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Subversion of the Homeric Simile in Pindar’s Victory Odes

Asya C. Sigelman

Bryn Mawr College

This paper offers a new approach to a small yet salient detail of Homeric intertext in Pindar’s victory odes: Pindar’s remarkable treatment of Homeric simile.

The simile, a staple of Homeric style, was popular among archaic lyric poets as different as Stesichorus and Simonides; across the meagre remains of Bacchylides’ epinicians we encounter no less than five Homeric-style similes, two of them (5.63-67 and 13.124-140) modeled on specific passages from the Iliad (Krummen 2000; Segal 1976).  By contrast, in the extensive surviving corpus of the victory odes of Pindar—a coeval and literary rival of Bacchylides—similes are almost completely absent.  On the rare occasions when Pindar has recourse to something resembling a Homeric simile (i.e., a comparison marked by a standard epic connective such as ἅτε, οἷον, ὡς ὅτε, ὡς, ὥσπερ, or ὥστε) the construction turns out, upon closer reading, to be a subversion of the simile formula—in fact, not a simile at all but rather a unique type of metaphor.  

Scholarly attention has hitherto been devoted either to the prominence of epic-style similes in other archaic poets such as Bacchylides (Most 2012; Fearn 2012), or to the prominence of metaphors in Pindar (Lattmann 2010; Patten 2009; Silk 2003; Steiner 1986; Duchemin 1955).  By contrast, this paper focuses on Pindar’s (mis)use of the simile and suggests that his emphatic eschewing and subverting of this popular epic trope is not accidental but rather a reflection of an inherent difference between Homeric and Pindaric poetic worldviews.

I begin with an overview of the practical effect of the Homeric simile with its appeal to the well-established and the familiar (Scott 2009; Bakker 2005; Ben-Porat 1992).  The epic simile draws an analogy between two scenes belonging to two different worlds, both of them familiar, pre-existing givens: the grim world of the Trojan War as handed down to the poet by the epic tradition is juxtaposed with the world of stable and predictable existence of mortal life in the context of natural elements and cosmic cycles.  Even in those (not infrequent) cases when a Homeric simile achieves a striking, unexpected effect, it does so by exploiting the audience’s expectations of the familiar. The sight of Achilles running after Hector (two familiar folkloric figures) was, the poet asserts, similar to the common sight of a falcon chasing a dove (Il. 22.139-144).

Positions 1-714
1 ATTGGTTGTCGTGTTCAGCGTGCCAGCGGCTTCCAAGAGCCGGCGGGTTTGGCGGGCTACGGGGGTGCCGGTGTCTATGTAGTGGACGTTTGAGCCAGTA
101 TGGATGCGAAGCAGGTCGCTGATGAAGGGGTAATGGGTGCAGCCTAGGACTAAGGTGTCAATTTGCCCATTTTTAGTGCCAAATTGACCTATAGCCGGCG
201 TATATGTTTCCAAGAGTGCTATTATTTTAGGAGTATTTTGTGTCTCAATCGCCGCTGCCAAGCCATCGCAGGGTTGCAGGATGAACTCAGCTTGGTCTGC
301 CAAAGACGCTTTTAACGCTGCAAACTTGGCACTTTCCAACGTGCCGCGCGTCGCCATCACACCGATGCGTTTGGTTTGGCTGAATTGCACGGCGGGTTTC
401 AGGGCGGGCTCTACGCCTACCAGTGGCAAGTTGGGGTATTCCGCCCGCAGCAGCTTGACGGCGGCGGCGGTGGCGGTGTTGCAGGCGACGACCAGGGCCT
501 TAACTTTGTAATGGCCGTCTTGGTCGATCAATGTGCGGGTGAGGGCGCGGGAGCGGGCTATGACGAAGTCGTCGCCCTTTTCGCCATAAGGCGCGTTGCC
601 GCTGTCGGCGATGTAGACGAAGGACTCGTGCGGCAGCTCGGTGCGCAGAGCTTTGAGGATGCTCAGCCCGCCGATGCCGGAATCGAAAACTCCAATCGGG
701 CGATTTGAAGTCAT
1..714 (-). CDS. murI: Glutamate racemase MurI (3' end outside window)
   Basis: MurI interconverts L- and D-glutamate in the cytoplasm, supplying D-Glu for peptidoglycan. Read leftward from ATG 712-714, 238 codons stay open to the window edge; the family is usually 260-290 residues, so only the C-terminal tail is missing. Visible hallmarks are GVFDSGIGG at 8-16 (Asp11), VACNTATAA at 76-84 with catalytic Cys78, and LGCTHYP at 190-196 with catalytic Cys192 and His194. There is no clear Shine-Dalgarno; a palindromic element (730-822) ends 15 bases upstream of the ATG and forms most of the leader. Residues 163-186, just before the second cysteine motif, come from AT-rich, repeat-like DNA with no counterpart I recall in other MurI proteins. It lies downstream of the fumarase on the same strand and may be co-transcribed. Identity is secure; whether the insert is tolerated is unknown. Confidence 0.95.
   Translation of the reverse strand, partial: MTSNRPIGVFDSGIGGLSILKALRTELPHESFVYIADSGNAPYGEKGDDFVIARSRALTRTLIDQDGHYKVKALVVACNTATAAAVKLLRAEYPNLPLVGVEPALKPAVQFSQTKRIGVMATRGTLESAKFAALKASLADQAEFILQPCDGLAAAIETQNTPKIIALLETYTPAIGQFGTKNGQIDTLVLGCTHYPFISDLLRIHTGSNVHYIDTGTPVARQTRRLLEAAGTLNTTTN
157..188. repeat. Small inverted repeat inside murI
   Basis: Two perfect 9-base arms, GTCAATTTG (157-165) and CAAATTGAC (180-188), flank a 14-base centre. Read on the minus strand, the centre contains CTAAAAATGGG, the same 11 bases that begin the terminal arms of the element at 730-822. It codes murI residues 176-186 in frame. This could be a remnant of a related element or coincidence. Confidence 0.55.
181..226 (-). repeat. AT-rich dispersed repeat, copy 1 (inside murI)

Next, I examine passages from Pindar which, while purporting to be orthodox Homeric similes, in fact subvert the Homeric comparison. Consider, for example, the proem of Isthmian 6:

Θάλλοντος ἀνδρῶν ὡς ὅτε συμποσίου

δεύτερον κρατῆρα Μοισαίων μελέων

κίρναμεν Λάμπωνος εὐαέθλου γενεᾶς ὕπερ…

As when a drinking-party of men is flourishing, so we are mixing a second crater of the Muses’ songs on behalf of the prize-winning race of Lampon…

The connective ὡς ὅτε suggests that what we have here is a typical Homeric comparison: the poet is composing a second song for Lampon’s family just as revelers mix a second bowl of wine at a symposium. But a closer look reveals that, instead of placing side-by-side two preexisting, familiar entities, Pindar presents us with one, altogether novel, entity: the song is the newly-mixed draught in the poet’s crater.  This could be interpreted as straightforward metaphor, except that Pindar tantalizingly retains the ὡς ὅτε, thereby bringing out the contrast between his own brand-new creation and the simile which we expect to follow the connective. 

Through these and other examples, this paper will show that in deploying markers such as ὡς ὅτε to subvert the very concept of simile, Pindar challenges the Homeric perception of song as a given handed down by tradition and opens the door to a world different than anything encountered in epic song—a world where an ode is a road (and a drink, and a ship, and a polis); a poet is a charioteer (and a priest, and a wind, and an athlete); a chorus-leader is a crater full of resounding songs.

Session/Panel Title

Whose Homer?

Session/Paper Number

64.4

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